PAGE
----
IRIS documentation

The reconfigurable radio consists of a general-purpose processor software radio engine, known as IRIS (Implementing Radio in Software) and a minimal hardware frontend. IRIS can be used to create software radios that are reconfigurable in real-time.

Please use the links below to learn more about how Iris can be used.

Testbed Description

Iris is a software radio architecture that has been developed by CTVR, The Telecommunications Research Centre at TCD, Written in C++, Iris is used for constructing complex radio structures and highly reconfigurable radio networks.  Its primary research application is to enable a wide range of dynamic spectrum access and cognitive radio experiments. It is a GPP-based radio architecture and uses XML documents to describe the radio structure. This testbed provides a highly flexible architecture for real-time radio reconfigurability based on intelligent observations the radio makes about its surroundings.

Each radio is constructed from fundamental building blocks called components. Each component makes up a single process or calculation that is to be carried out by the radio. For instance, a component might perform the modulation on the signal or scale the signal by a certain amount. Each component supports one or more data types and passes datasets to other components, along with some metadata such as a time stamp and sample rate. There is a data buffer between each component to ensure the data is safe, even if one component is processing data much faster than another.
All components within the radio exist inside an engine. An engine is the environment in which one or more component operates.  Each engine defines its own data-flow and reconfiguration mechanisms and runs one or more of its own threads. As with components, each engine is linked by a data buffer. Iris currently features two data types, the PN Engine and the Stack Engine. The PN engine is typically used for PHY layer implementations and is designed for maximum flexibility. It has a unidirectional data flow and runs one thread per engine. The Stack Engine is designed for the implementation of the network stack architecture, where each component is a layer within the stack and runs its own thread of execution. It also has a bidirectional data flow.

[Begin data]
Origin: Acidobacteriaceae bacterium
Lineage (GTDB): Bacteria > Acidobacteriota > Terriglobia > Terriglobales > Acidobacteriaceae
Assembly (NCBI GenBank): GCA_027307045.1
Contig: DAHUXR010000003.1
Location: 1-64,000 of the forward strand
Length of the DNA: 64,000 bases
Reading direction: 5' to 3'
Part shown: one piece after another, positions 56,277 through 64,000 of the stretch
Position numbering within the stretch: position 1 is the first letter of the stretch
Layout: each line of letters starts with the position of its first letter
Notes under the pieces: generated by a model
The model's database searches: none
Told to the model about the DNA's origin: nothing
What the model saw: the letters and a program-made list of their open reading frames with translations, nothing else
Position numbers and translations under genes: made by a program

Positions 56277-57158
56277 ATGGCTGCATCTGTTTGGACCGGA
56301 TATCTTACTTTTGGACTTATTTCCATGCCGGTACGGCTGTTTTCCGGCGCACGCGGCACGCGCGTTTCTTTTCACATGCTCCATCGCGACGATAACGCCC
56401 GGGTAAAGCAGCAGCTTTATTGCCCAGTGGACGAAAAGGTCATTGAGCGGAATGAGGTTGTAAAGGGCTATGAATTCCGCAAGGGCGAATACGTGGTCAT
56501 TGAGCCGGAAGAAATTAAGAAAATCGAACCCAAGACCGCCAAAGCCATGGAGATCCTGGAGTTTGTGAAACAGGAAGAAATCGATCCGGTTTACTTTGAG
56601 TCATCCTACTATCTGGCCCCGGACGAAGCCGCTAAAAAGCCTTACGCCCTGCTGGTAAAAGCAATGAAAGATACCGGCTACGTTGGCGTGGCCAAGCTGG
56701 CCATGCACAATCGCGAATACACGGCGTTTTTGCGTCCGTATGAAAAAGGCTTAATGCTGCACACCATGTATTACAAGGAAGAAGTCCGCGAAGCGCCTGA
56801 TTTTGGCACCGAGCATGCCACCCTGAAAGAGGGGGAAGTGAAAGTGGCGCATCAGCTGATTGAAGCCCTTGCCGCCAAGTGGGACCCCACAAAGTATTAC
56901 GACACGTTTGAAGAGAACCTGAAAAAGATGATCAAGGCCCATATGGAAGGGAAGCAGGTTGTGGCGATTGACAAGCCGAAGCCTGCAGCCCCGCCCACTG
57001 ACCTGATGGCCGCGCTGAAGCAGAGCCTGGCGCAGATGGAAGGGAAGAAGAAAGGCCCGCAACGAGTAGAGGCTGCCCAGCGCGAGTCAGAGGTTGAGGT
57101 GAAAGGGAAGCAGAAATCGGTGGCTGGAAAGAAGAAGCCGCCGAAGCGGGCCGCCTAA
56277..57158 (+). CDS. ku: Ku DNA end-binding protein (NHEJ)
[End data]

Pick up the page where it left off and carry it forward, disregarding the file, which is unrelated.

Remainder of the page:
Iris’s capability to reconfigure the radio on the fly lies in the controllers. A controller exists independently of any engine and runs in its own thread of execution. A controller subscribes to events within components and reconfigures parameters in other components based on the observation of these events. For instance, a controller could be set up to observe the number of packets passing through a certain component and, upon reaching a certain number of packets, change the operating frequency of the radio.

The Iris 2.0 architecture is illustrated in the following figure.

Iris 2.0 architecture
A radio is constructed and configured using XML documents. Each component is named and has its inputs, outputs and exposed parameters explicitly specified. Engines are declared and components are placed in their relevant engines. Controllers are then declared at the top of the XML document and the links between each component are declared at the end of the document.

The layout of the testbed hardware can be found here .

The testbed can be accessed directly here .

Apply for an account

Before gaining access to the Iris testbed it is essential to familiarise yourself with the Iris software. This is done through the Iris Wiki page. The Wiki gives you full instructions on how to download and install the Iris software onto your own computer as well as instructions on how to get started in using it. Use of the Wiki page requires a user account and password. These can be obtained through emailing either or

An overview of the Iris architecture and some of its capabilities are available here .

At this stage users will be able to performe experiments using Iris, independent of the Iris testbed, using either the simulated "channel component" or in conjunction with the USRP (1/2/N210 etc.).